If  you have a website you probably know that the Advertising Standards Authority in the UK now has the same power over what  we have on our websites as  they did over what we put in hard copy ads in magazines and directories.  So far, so good.  No one wants untruthful claims to be blessed or even ignored.  Decent, honest, legal…  sounds fair enough.

But is it so black and white?

Having started out left-brained, proof-needy in a deterministic Western scientific mould, I do understand about putting our proof where our mouths are.  It is not okay to make wild claims without evidence of efficacy.

But what I have also come to understand in my long journey from left brain to right is that many therapies are not good material for traditional Western scientific proof.  Good science demands that we treat every subject in an experimental group in exactly the same way.  Good integrative therapy demands that we treat every client in our practices in a different way, determined by our informed guess about what will work best for each person who walks through our office door.

So that is the first stumbling block to the otherwise sound idea that we have to “prove” our therapy works.   And it is why people coming from a hard science background find it difficult to accept our kind of evidence as genuine proof.

The second is placebo.  Until a few decades ago, doctors did not have a lot more to offer  many of their patients than a good bedside manner and a sugar pill in a choice of colours. (“No, doctor. I find the red ones are much better for me than the blue.” )  Now it is illegal to prescribe a placebo.  We have to be transparent.  Medications must  list all known side-effects despite the nocebo effect, and not only on hypochondriacs.  Drugs companies also have to reveal the studies where their drug did little better than placebo – or risk Freedom of Information exposure.  

I favour transparency.  But a little bit of me regrets the loss of this systematic harnessing of the ability the body often has do its own healing, given the right conditions.

For right conditions read “sugar pill” or “therapist reassurance.”  Our therapeutic equivalent to the sugar pill is what we tell clients we can do.   When a client  rings or emails to ask if we have had experience of dealing with a certain condition and what results we have had, honesty demands that we tell them that what happened last time doesn’t not predict what will happen when we work with them.  Or they will ask: “Does EFT work for …. “ What they want to hear, and might also have enough of a placebo effect to make the difference is: “Yes.”   

Despite my awe of how humans can do placebo and my desire to harness it in my work, I have always felt compelled to say something like:  “Everyone is different .  I cannot give you any sort of a guarantee about you.  But I am willing to try it you would like to.“    And I add: “In any case EFT doesn’t work with conditions. It works with people who have conditions.”   I am sure I have lost clients to a better sales pitch.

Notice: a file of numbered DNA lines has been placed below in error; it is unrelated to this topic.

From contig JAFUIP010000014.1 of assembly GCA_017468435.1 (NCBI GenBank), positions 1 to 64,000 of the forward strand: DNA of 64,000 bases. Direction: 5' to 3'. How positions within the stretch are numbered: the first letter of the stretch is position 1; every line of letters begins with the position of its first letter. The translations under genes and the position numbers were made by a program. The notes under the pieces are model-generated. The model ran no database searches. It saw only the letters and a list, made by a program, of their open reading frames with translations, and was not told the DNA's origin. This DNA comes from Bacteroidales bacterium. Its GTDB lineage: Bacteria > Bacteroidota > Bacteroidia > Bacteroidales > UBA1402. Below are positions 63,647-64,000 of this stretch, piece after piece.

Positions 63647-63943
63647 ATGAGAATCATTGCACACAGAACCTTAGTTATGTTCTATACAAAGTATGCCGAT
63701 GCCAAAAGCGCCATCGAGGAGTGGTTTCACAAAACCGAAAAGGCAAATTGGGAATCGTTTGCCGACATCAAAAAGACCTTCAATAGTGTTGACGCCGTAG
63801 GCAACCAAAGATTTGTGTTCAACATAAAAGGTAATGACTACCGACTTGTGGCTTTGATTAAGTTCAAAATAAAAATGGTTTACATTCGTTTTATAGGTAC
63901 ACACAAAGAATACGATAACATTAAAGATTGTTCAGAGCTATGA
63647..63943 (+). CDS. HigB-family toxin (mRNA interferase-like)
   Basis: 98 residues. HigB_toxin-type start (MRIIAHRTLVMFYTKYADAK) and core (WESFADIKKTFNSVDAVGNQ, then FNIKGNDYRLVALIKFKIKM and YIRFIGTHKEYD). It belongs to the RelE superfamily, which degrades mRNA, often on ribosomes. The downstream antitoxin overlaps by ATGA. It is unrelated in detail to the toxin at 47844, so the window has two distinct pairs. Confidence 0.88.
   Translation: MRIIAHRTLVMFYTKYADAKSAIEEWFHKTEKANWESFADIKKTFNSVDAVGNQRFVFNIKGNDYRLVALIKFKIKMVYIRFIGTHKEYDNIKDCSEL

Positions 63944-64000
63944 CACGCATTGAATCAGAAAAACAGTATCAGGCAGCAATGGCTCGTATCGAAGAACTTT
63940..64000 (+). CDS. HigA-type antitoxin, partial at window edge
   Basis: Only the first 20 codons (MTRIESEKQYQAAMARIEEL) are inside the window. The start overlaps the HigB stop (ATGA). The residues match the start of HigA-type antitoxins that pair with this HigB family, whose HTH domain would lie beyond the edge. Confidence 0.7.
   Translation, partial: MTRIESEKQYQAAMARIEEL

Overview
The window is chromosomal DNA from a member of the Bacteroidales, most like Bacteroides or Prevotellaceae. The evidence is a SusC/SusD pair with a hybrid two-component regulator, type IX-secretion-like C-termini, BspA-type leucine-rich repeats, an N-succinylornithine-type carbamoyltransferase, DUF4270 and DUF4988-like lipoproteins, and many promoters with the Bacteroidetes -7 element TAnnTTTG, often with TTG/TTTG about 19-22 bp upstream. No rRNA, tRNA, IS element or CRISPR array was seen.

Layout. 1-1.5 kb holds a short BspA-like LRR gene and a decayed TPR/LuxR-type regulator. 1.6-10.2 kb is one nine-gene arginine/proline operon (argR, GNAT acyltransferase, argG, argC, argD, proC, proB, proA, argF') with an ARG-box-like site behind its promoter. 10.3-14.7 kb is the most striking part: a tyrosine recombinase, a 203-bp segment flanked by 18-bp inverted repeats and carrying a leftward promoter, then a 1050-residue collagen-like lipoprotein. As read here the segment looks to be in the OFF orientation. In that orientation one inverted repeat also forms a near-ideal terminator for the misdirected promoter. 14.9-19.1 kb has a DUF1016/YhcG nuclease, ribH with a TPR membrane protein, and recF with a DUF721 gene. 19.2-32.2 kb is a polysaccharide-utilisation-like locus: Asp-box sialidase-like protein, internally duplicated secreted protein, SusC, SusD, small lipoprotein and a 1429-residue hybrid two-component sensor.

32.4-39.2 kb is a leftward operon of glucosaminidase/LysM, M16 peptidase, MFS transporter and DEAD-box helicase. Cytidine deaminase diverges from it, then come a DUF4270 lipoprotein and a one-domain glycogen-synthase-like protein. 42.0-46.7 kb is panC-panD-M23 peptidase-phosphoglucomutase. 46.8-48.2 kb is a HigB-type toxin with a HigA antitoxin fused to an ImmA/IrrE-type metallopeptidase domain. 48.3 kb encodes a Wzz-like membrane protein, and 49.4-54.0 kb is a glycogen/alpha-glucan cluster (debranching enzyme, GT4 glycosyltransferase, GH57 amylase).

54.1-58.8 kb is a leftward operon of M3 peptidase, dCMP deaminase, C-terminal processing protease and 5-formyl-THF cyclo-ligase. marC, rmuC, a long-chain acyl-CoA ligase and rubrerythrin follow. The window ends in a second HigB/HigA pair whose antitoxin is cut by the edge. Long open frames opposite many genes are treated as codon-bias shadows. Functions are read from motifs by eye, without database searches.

But is even that enough?   Now, hard on the heels of the change in the law, some scientists have  been competing to see who can report most alternative therapists successfully to the Advertising Standards Authority.  And some therapists have been sharing their concerns about suspected attempts at entrapment.  When you have an unusual but identical enquiry several times in a few days, you do wonder.

If I am truthful and careful and measured in what I say I can offer do I have anything to worry about?  Yes.  I do. It is this.  I find I have started to read emails and listen to calls from prospective clients not just with openness and honesty  but  with suspicion.   And I hate it.  It is not where I want to be in my relationships with clients or prospective clients  – reading/hearing  a story and wondering if the author has invented it to try to trap me.   

I believe I am decent, honest, legal.  But am I a better therapist  for having to be so careful that I might offend a group of scientists with an agenda to protect clients from therapists not conforming with their view of the world?   


New developments on the EFT Masterclass 2011 on October 22/12 in York:

 You can book now at the best price and pay in instalments from now until September.  To do it go to .  While you are there click on my page. I have added a podcast of How to turn EFT your inner critic into your tapping buddy and a pdf on Working with imaginary memories. Both free.

Other presenters are:  Sue Beer, Jaqui Crooks, Gwymeth Moss, Tania Prince.  Emma Roberts, and  Ann Ross,   There are pdfs or podcasts on some of their pages already and more being added all the time.

About Judy Byrne EFT Founding Master

I draw on my 30 plus years' experience as a therapist to help people achieve the change they want in their lives with EFT, an amazing technique involving tapping on points on the meridians. It is both is brilliant in therapy and as a self-help tool. And I have taught EFT both to people who want to learn it to use for themselves and to those who want to take EFT into their therapy practices. I also have qualifications in psychotherapy, hypnosis, EMDR and Mindfulness. These days I evangelize for EFT by writing bout it and talking about it at conferences around the world.
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